A series of earthquakes centered in the Berkeley area at the end of 2011 jolted a group of neighbors, students and elected officials to push for building safety near the University of California at Berkeley campus in anticipation of the "Big One." -more-
A national organization dedicated to ending discrimination in housing filed an administrative complaint this week against a major national bank with the U.S. Department of Housing and Urban Development. -more-
Press Release: Radical Library/Publisher and Prison Support Group Settle Lawsuit with FBI and UC-Berkeley Police over Improper Raid
Agencies Agree to Pay Damages, Delete Seized Data
Berkeley, CA - Two radical groups have settled their lawsuits over an armed, over-broad police raid after the law enforcement agencies agreed to delete improperly seized computer data and pay $100,000 in damages and attorney's fees. Moreover, the University of California-Berkeley Police Department (UCBPD) acknowledged that at the time of the raid one of the groups qualified for federal protections designed to protect journalists, publishers, and other distributors of information from police searches, despite the police's persistent denial of that status throughout the lawsuit. -more-
The city of Berkeley is falling apart. Deferred maintenance on the town’s deteriorating infrastructure—streets, public pools, street lighting, parks, recreation facilities and community centers, storm drains, seismic retrofits of city buildings—has led to $523 million worth of identified, unfunded projects. Between March 14-19, likely Berkeley voters were polled over the phone about possible bond measures for the November ballot whose passage would go toward paying for the repairs. On April 3, the council viewed the sobering results : none of the proposed measures came close to the 67% required to pass new property taxes. Grasping for alternative sources of revenue, Mayor Tom Bates proposed that a follow-up poll ask about a “green tax” on petroleum and a “carbon fee” on natural gas in Berkeley. -more-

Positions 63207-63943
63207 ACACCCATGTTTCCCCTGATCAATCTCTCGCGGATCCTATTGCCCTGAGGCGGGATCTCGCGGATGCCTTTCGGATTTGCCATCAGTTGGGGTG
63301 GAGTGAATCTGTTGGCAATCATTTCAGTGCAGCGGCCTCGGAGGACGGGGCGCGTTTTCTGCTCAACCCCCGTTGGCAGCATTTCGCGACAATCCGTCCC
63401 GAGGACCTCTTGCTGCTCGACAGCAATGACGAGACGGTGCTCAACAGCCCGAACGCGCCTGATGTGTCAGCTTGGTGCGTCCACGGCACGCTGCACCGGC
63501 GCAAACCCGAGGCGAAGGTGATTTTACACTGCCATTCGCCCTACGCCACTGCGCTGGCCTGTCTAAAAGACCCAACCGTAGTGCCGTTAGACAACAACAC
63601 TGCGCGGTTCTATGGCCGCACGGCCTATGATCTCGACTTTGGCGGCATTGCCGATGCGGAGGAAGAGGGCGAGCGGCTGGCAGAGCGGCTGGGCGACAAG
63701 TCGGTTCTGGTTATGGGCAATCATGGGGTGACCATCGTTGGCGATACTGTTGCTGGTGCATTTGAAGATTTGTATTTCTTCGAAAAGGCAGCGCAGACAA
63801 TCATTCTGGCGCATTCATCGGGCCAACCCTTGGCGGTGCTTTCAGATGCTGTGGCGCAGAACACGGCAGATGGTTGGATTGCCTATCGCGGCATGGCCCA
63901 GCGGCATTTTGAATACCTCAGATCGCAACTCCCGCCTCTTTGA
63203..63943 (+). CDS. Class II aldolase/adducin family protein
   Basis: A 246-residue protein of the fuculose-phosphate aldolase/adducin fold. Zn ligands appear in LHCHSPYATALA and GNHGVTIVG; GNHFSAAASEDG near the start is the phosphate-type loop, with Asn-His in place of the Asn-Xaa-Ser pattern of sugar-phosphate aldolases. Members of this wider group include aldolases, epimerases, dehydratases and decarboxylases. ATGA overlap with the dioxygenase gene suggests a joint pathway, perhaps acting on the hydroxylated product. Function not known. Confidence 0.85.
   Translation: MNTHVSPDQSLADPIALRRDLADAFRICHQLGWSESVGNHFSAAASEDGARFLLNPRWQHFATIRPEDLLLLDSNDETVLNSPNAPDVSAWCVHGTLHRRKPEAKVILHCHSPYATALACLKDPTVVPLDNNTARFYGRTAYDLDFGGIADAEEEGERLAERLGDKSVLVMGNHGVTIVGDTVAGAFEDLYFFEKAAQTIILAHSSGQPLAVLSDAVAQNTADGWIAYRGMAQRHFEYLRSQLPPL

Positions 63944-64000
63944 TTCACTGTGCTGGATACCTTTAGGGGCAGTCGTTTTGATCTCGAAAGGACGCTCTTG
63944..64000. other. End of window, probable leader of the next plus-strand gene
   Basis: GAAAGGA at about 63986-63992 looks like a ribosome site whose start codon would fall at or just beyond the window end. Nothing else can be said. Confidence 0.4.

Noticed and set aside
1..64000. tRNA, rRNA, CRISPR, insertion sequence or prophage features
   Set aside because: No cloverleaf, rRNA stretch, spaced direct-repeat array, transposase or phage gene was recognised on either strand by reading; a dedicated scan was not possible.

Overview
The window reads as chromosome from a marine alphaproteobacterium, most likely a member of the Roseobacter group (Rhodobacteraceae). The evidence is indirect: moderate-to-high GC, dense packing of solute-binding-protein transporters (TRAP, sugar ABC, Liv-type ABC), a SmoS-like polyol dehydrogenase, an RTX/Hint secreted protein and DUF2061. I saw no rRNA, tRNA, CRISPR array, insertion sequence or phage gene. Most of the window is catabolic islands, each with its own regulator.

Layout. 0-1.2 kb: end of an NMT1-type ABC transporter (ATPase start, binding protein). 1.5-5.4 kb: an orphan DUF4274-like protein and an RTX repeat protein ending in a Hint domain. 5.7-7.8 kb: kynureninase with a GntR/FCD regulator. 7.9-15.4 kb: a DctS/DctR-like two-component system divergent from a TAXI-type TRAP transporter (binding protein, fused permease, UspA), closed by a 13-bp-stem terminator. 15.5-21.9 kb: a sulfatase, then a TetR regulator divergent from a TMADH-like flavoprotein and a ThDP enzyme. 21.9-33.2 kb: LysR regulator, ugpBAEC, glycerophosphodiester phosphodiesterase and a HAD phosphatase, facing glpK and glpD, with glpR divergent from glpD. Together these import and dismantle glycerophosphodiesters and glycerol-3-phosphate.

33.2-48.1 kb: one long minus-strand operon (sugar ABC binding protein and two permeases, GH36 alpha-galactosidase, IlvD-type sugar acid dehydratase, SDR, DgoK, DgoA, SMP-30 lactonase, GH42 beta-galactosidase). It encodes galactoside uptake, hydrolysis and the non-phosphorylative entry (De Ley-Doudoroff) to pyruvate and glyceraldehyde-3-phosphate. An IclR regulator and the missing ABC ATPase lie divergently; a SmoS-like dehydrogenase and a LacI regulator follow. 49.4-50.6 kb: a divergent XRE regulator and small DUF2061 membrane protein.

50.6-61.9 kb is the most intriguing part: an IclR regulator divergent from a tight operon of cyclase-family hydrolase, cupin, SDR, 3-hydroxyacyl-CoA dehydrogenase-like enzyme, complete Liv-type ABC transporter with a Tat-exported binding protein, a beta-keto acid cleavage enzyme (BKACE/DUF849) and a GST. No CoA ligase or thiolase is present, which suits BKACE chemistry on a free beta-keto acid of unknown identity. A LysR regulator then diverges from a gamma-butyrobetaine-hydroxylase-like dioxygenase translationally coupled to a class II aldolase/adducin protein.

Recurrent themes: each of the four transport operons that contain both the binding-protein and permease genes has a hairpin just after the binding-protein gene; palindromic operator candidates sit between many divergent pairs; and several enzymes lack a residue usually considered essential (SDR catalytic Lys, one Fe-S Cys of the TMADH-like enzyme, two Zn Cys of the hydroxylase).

New: Neighbors and Students to Knock on Tenant Doors in Seismic Compliance Day of Action in Berkeley
Recent seismic activity in the East Bay has been the latest series of events to highlight the importance of retrofitting Berkeley's apartment buildings. A magnitude 6.7 earthquake on the Richter scale, such as one that is predicted by the U.S. Geographic Survey to take place on the Hayward Fault in the next 30 years, could lead to the total collapse of hundreds of seismically unsafe apartment buildings in Berkeley and a terrible loss of life and limb. -more-
An 18-year-old Berkeley man pleaded not guilty Friday to a murder charge stemming from the shooting death of another man outside a liquor store 11 days earlier. -more-
How Long Before Park Hills Murder Were Berkeley Police Priorities Influenced by Occupy? (News Analysis)
Were priorities that kept cops off telegraph all day on February 18 set so early they could not respond to Peter M. Cukor's plea for help, a response that could have saved his life? -more-
About 20 people who were occupying a University of California at Berkeley building today to protest what organizers say is a lack of minority students enrolled at the university left of their own accord late this afternoon, a school spokeswoman said. -more-
The City of Berkeley will sponsor the 10th Annual Holocaust Remembrance Day event this year with special guests Robert Pave and Cecilia Sasana as Survivor Honorees, and Martha Fuchs author of recently published book. Legacy of Rescue: A Daughter’s Tribute. Musical performance by Cellist Isaac Pastor-Chermak, Cantor Linda Hirschhorn, and Kol Hadov. The Magnes Collection of Jewish Art and Life at 2121 Allston Way will host the event on Sunday, April 22 at 12 noon. -more-